The Kraken had a big second period Monday against the Coyotes and glided through to their fifth consecutive win, 4-1. Four unanswered goals by Oliver Bjorkstrand, Justin Schultz, Matty Beniers, and Jared McCann made a first-period icebreaking goal by Arizona’s Jack McBain feel irrelevant in the end.
The Kraken beat the Coyotes three times in eight days by a combined score of 16-4, so we are confident Arizona’s players will be happy this season series is now over.
Here are our Three Takeaways from another convincing Kraken victory.
Takeaway #1: 40 goals for Jared McCann
Jared McCann has made general manager Ron Francis look like a genius over the past two seasons. The Penguins traded McCann to the Maple Leafs just before the 2021 Expansion Draft, and Toronto turned around and exposed him to Seattle. Francis and company snatched McCann up, and he has proven to be (arguably) the best selection the Kraken made in said Expansion Draft.
Coming into Seattle’s inaugural campaign, McCann had never scored more than 19 goals in a season, and that was split between Florida and Pittsburgh in 2018-19. He followed that up with two consecutive 14-goal seasons, playing down the lineup for the Penguins, before getting to the Kraken and lighting it up.
“I just needed a chance,” said McCann. “There’s a lot of guys in the NHL who don’t get the opportunity, not that they don’t deserve it. Sometimes it’s just the way it goes.”
With an elevated opportunity in Seattle’s top six and a spot on the power play, McCann notched 27 goals last season, which was then a career high by a long shot, earning himself a five-year, $25 million contract extension from Francis in the offseason.
McCann has smashed that career high to bits this season and hit an enormous milestone Monday by scoring his 40th goal on a play we’ve seen from him on many occasions.
Every practice, McCann spends time looping around at the top of the left circle, taking a pass, and firing a shot. He does it over and over again to close out each on-ice session. The practice has paid off repeatedly this season, as McCann has done significant damage in that exact way. Against the Coyotes, he did it again.
On the power play, McCann passed it up top to Justin Schultz, who walked the line, and then gave it back to McCann. The lateral movement from Schultz gave McCann just enough time to do his little loop and get in position for his lethal shot. McCann fired it through the legs of Josh Brown and under the glove of Ivan Prosvetov.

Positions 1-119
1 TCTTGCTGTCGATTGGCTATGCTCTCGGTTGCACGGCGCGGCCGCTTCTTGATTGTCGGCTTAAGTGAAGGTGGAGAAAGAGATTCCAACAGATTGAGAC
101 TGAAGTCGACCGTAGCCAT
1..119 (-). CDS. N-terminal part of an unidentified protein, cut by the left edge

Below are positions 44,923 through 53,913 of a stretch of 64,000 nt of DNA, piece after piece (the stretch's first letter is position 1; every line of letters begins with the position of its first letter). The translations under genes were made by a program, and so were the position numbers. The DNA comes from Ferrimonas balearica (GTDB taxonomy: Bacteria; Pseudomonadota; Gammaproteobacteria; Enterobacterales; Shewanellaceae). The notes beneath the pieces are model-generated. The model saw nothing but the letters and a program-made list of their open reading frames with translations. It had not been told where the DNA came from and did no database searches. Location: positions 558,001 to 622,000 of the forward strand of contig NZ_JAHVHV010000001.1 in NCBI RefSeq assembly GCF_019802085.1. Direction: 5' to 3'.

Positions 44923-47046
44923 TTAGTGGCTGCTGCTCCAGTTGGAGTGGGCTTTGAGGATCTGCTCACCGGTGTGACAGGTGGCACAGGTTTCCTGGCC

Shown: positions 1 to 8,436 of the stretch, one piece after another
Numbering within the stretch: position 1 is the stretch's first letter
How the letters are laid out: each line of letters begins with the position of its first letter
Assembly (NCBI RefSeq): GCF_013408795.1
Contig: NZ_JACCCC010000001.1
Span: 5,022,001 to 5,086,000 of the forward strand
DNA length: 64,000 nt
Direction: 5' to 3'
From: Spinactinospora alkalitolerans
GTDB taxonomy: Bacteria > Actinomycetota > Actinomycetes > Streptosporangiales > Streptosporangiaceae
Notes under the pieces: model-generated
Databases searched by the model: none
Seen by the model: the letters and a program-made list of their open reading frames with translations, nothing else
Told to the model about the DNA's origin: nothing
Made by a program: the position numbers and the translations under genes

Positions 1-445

The goal was also McCann’s 70th point of the year, after he had assisted on Matty Beniers’ second-period marker with a slick little drop pass.
Boy, at $5 million per year, that new contract looks like a real bargain now.
Takeaway #2: 100 points for the Kraken
The magical second Kraken season continued Monday, as they hit 100 points in the standings. As our good friend, Curtis Isacke, pointed out, Seattle is just the third team ever to reach 100 points after earning 60 or fewer the season prior.
Coming into this season, a 40-point improvement seemed almost unimaginable, and yet here we are.
“Everybody knows that’s a nice marker for our group,” said coach Dave Hakstol. “We want them to be proud of that. That’s a hell of a number. A lot of these guys that were here through the year last year, to be here a year later, they need to take a lot of credit for that.”
This is a weird point in the season, though. The Kraken have clinched a postseason spot and—based on possible playoff matchups—their best bet for getting through the first round likely comes from the Central Division. But as Seattle has mowed down bottom dwellers over the last week, they’ve closed in on Los Angeles for the third spot in the Pacific Division. If the Kraken do jump the Kings, they would most likely face Connor McDavid, Leon Draisaitl, and the Edmonton Oilers.